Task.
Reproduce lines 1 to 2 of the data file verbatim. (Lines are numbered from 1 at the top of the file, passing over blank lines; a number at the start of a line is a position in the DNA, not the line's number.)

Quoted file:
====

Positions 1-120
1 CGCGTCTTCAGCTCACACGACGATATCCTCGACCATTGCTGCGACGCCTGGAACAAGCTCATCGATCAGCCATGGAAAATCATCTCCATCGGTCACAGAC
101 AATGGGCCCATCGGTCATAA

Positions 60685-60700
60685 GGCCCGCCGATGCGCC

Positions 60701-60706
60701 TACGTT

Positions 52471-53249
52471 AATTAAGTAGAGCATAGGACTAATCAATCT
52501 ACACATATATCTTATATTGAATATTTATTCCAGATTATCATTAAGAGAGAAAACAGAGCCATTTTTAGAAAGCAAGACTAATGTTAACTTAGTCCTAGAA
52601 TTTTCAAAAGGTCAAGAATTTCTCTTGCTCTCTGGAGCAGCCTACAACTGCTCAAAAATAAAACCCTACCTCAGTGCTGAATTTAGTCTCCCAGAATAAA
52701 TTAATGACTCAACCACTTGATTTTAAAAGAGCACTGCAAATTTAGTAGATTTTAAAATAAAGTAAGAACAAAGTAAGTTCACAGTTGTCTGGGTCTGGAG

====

Positions 1-120
1 CGCGTCTTCAGCTCACACGACGATATCCTCGACCATTGCTGCGACGCCTGGAACAAGCTCATCGATCAGCCATGGAAAATCATCTCCATCGGTCACAGAC